Tony Bock’s Social Landscapes in Britain

So far, I have published two books by Tony Bock, each focussing on a part of his Social Landscapes series shot during the 1970s. This week I am ‘releasing’ the third book in the series, Social Landscapes East London in the 1970s.
I first came across Tony’s work on the excellent Spitalfields Life. What attracted me to his work was the apparent honesty of the images. They look like they are shot by a tourist, although they don’t look like tourist photographs. I mean they have the innocence and playfulness of photographs taken by someone who doesn’t live in the place they are shooting, but a compositional and narrative structure which, in places, is reminiscent of shots from Tony Ray Jones‘s ‘a day off’, or Homer Sykes‘s ‘Once a Year’. The focus is human behaviour; the crowds and in some cases the emptiness or lack of crowd, the solitude of the photographer and topography of the area. Mostly he goes unnoticed, documenting moments which have become a record of change.

I asked Tony what led him to take these photographs.

When I was given a 35mm camera for my twenty-first birthday, I knew then I wanted to be a photographer.

But in 1972, after being asked to leave the Photo Arts course at Ryerson Polytechnic in Toronto, I found myself living in Yorkshire. Immediately, I was intrigued by this new and visually rich place, the beauty and character of the landscape, both rural and urban, and its people. And mostly I was fascinated by the overlapping of the past with the present.

A year later I moved to East London, working for several newspapers covering the area from Whitechapel to Essex. Another compelling place, and a great time to be there.

My family came from this part of London, my mother was born in Bow, and grew up in Dagenham. My Grandad, a docker, had worked in the Royal Docks for many years.

Then in 1978, I was offered work at The Toronto Star, the largest paper in Canada.  The racism and pollution in the East End were getting me down and when Maggie Thatcher was elected – well – that was enough to send me back home.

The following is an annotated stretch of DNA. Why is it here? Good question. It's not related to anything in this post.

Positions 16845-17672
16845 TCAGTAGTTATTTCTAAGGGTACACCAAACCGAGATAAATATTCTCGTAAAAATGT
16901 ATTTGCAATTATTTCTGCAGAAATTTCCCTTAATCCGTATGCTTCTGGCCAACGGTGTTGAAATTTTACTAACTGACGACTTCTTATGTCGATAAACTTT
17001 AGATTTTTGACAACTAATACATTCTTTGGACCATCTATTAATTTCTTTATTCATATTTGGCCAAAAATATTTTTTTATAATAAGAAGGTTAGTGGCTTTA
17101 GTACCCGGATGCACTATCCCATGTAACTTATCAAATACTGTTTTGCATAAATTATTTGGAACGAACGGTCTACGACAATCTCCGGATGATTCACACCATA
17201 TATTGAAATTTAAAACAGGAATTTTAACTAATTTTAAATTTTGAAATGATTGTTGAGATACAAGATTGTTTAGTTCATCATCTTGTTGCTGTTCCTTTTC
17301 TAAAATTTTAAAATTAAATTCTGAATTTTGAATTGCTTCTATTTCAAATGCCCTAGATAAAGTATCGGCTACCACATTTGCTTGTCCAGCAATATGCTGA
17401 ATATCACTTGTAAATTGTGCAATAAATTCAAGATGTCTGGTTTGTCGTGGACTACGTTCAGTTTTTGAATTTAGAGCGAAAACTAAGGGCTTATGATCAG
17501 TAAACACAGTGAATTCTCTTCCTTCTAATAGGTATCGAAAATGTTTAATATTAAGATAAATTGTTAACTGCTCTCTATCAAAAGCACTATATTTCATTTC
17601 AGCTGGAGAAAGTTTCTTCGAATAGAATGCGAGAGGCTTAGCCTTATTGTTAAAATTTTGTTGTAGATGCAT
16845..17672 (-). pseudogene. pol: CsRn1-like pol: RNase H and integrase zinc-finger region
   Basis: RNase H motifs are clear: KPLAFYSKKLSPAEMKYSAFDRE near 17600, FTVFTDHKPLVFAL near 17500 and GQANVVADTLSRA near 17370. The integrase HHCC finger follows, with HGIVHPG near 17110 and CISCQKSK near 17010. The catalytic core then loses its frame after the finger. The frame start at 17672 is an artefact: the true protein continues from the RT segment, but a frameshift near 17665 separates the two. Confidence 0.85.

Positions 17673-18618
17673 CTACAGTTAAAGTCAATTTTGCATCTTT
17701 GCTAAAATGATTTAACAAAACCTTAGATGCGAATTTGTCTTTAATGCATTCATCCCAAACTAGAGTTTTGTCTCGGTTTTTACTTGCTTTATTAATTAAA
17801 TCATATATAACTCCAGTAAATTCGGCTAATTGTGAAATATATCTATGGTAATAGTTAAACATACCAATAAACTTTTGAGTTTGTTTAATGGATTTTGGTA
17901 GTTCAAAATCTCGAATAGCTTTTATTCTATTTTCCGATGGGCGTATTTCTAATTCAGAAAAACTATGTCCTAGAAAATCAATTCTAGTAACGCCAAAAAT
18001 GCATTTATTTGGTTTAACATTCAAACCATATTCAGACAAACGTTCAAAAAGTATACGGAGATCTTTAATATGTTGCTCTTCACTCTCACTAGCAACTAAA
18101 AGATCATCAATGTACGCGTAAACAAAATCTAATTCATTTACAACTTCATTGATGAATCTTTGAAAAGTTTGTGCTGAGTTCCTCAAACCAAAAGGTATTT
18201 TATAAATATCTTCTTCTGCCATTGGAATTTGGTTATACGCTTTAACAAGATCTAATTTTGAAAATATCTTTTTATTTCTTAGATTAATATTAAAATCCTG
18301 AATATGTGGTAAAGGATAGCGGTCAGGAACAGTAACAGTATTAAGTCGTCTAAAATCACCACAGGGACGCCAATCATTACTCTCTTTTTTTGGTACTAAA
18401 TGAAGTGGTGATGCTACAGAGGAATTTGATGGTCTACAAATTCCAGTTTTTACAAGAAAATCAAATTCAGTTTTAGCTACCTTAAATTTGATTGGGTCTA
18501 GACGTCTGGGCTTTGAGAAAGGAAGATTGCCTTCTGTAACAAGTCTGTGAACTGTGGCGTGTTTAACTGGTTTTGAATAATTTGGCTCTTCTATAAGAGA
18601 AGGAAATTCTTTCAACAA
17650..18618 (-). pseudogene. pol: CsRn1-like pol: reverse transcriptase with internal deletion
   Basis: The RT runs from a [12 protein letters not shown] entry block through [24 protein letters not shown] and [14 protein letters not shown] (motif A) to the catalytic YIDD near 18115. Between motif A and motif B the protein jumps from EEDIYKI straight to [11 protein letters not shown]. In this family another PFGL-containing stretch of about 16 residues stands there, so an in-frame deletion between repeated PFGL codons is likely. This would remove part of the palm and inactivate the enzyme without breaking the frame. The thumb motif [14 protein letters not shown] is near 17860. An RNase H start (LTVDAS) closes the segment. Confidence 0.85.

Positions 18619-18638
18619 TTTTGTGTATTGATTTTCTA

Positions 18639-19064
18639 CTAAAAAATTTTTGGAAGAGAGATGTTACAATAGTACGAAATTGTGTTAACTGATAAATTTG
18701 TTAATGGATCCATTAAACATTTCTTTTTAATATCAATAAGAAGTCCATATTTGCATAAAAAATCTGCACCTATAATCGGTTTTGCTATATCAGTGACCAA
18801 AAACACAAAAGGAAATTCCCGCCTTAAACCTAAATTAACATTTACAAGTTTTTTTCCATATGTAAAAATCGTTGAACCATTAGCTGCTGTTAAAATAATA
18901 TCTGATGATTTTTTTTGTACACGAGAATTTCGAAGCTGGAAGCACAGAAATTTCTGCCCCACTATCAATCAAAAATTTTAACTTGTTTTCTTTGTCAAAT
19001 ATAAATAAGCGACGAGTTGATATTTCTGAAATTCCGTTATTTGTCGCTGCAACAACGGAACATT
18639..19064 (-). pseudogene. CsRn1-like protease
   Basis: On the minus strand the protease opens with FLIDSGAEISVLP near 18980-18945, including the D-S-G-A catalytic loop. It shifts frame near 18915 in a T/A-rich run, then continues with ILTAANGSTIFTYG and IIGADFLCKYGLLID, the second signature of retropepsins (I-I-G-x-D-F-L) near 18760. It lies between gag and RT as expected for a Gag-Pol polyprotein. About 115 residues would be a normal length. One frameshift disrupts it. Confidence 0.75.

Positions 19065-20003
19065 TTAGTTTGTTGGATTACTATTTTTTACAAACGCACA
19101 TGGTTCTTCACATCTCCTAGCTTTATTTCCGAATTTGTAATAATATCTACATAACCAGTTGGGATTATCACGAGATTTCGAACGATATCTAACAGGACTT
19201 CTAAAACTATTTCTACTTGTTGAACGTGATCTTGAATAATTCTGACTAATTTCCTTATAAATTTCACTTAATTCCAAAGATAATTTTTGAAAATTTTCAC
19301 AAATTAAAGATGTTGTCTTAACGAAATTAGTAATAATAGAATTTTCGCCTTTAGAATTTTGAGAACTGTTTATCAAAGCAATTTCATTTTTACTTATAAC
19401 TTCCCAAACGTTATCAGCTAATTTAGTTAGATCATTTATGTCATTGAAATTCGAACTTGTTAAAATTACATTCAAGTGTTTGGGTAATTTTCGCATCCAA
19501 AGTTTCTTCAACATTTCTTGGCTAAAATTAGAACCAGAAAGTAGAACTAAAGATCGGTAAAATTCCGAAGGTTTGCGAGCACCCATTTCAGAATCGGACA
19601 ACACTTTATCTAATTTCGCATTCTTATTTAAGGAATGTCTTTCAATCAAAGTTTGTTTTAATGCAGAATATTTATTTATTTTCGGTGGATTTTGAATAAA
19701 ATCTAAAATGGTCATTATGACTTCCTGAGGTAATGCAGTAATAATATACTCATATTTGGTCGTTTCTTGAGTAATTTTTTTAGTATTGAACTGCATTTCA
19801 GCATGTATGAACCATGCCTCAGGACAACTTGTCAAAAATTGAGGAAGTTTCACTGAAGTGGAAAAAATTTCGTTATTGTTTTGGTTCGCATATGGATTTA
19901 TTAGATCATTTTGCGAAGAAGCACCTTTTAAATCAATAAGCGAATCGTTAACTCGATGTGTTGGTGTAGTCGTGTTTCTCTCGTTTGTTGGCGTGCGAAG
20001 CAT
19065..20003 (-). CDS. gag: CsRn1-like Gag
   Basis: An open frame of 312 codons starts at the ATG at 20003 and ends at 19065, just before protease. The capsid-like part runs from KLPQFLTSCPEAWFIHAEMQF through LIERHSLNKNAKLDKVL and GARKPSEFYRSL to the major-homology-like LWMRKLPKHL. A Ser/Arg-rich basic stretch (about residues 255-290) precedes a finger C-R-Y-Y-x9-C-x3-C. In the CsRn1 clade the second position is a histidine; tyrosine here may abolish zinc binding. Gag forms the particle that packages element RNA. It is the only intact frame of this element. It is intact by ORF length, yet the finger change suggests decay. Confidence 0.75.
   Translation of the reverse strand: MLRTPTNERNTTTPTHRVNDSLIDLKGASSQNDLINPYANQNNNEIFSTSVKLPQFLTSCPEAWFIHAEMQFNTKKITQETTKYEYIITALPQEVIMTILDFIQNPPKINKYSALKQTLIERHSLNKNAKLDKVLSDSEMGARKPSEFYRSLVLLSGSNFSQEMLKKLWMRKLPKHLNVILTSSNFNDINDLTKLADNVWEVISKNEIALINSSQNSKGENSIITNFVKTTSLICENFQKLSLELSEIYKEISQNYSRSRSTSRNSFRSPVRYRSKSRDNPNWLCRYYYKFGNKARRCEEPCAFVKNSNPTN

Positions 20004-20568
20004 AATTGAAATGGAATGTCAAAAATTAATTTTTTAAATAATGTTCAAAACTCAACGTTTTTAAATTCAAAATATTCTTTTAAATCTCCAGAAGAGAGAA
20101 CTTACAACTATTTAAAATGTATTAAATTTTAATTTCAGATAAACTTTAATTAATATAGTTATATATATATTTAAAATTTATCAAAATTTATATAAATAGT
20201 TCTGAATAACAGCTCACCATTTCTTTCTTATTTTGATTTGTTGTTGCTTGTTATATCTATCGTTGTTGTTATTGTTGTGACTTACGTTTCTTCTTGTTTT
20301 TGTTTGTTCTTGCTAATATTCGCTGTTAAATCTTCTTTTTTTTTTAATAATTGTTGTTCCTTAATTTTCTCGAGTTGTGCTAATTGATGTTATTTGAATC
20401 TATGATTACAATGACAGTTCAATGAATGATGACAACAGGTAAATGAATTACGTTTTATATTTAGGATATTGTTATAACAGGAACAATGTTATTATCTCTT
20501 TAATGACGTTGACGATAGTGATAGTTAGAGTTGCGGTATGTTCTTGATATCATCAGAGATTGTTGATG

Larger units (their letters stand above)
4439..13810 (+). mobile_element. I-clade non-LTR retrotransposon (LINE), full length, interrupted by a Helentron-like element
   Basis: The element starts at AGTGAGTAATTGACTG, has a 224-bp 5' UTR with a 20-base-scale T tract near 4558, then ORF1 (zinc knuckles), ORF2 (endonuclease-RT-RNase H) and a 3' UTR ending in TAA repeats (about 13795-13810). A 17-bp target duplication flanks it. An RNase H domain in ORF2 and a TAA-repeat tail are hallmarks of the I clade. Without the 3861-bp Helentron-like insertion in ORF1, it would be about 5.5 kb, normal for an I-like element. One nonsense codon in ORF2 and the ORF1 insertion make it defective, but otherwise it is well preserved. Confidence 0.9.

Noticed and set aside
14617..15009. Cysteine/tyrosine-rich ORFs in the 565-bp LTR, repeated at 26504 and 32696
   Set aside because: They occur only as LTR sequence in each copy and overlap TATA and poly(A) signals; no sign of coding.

I worked at The Star for over thirty years, a great place to be a photojournalist. It was (and still is) a paper with a long history of great journalism, with editors that cared about photography. It had the budget to undertake long term projects, deal with social issues and send its staff around the world.

Today, I work on personal projects and contribute to Photosensitive, a group of photographers concerned with social change. But mostly, my wife Lyn and I spend much of our time restoring an old village railway station about eighty miles from Toronto. It was built by the Canadian Pacific Railway in 1904, but now sits in the woods, it hasn’t seen a train in over fifty years.

station_670

I try to tell a story with my photographs. They are not just arty arrangements of subject matter in the 2×3 rectangle, but there should be relationships that develop between the elements. And when the images are edited into a sequence, they should be making a narrative. The world is a visual place to be, and photographers use a non-verbal vocabulary to describe their experience.

Tony Bock, 2014

Tony Bock’s Café Royal Books publications can be found here:
Social Landscapes London in the 1970s
Social Landscapes Britain in the 1970s
Social Landscapes East London in the 1970s

All images © Tony Bock. Publications © Café Royal Books.

Author: craigatkinsonstudio

UK based photographer, publisher (Café Royal Books), lecturer (UCLan), visiting lecturer (lots), and dad (x2). Generally concerned with street photography and places, usually Brutalist. Founded Café Royal Books in 2005. Publishes weekly titles focusing broadly on aspects of change, usually social documentary, in the UK, and between 1970 — 2000. Work collected by MoMA, Tate, V&A and many other international public, private and educational libraries, galleries and museums.

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